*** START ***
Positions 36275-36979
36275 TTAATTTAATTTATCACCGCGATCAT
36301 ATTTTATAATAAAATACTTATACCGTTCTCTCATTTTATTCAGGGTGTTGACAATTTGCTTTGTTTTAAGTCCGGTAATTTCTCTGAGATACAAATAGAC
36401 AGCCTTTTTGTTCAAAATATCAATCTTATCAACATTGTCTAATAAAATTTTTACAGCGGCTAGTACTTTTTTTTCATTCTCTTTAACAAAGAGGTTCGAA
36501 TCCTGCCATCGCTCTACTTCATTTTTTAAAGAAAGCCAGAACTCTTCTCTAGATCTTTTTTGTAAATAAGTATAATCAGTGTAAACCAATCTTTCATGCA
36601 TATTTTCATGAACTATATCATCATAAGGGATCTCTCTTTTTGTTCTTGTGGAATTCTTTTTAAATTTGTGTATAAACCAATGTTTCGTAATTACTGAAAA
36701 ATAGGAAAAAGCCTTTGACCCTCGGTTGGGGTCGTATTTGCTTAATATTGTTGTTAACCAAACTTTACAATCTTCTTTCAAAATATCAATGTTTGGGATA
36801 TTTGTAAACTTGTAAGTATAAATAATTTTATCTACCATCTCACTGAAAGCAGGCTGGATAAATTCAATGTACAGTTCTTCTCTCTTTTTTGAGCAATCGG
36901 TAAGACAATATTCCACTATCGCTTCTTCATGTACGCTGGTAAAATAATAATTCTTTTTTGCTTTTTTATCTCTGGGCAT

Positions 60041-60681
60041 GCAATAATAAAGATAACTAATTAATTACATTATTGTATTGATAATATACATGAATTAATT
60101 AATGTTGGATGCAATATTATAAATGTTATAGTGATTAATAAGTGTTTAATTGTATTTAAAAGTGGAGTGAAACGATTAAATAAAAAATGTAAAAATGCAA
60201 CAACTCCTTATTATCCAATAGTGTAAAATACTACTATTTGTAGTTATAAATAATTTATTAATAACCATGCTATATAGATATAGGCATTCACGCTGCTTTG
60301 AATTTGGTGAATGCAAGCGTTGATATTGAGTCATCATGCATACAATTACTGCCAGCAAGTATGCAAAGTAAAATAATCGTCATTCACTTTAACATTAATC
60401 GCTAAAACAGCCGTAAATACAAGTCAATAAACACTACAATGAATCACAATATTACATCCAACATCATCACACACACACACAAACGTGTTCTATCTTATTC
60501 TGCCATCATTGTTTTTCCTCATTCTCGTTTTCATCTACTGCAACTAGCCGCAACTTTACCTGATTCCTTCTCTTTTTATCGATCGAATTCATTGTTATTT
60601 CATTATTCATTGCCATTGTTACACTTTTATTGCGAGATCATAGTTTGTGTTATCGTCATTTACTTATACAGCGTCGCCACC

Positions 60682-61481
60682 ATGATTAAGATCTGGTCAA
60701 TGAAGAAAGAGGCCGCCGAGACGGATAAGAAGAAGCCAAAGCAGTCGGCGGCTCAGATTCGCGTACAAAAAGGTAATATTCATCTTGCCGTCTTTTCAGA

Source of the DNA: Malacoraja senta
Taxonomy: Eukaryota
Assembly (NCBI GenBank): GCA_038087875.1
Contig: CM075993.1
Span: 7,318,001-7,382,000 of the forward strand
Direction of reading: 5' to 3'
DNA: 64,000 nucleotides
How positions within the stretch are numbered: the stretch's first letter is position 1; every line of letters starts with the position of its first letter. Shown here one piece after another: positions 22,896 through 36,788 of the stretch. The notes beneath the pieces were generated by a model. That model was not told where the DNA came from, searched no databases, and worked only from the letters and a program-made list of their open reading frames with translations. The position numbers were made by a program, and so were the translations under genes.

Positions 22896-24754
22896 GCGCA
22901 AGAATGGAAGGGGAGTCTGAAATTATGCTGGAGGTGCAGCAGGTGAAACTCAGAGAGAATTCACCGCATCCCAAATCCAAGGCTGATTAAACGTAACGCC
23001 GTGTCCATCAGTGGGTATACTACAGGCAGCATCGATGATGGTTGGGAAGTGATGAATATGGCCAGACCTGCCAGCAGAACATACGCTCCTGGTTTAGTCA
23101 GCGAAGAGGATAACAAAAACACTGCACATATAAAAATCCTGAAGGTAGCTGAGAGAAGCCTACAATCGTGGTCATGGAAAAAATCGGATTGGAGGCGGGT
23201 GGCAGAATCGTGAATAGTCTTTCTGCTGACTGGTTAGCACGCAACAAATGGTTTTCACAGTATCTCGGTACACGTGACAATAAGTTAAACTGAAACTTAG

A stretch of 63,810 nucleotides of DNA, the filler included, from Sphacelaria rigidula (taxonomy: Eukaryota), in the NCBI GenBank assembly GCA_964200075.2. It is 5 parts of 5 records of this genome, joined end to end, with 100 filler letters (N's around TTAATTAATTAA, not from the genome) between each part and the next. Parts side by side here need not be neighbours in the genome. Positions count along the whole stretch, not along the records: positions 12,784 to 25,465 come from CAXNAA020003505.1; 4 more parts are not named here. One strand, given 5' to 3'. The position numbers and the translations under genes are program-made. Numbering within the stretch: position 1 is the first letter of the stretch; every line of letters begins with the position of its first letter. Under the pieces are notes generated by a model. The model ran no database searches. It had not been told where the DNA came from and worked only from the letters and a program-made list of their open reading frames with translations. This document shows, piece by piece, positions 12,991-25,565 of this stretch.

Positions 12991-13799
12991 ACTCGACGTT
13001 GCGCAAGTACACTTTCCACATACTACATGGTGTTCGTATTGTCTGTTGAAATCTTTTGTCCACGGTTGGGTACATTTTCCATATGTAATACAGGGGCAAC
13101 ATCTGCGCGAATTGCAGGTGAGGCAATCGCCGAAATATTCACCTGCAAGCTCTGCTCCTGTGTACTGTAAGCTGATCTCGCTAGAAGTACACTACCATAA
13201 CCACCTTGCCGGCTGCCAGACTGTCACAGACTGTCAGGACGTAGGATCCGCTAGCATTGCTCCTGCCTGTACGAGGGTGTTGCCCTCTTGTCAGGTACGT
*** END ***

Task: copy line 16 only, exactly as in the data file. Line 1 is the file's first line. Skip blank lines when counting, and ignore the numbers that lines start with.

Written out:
60501 TGCCATCATTGTTTTTCCTCATTCTCGTTTTCATCTACTGCAACTAGCCGCAACTTTACCTGATTCCTTCTCTTTTTATCGATCGAATTCATTGTTATTT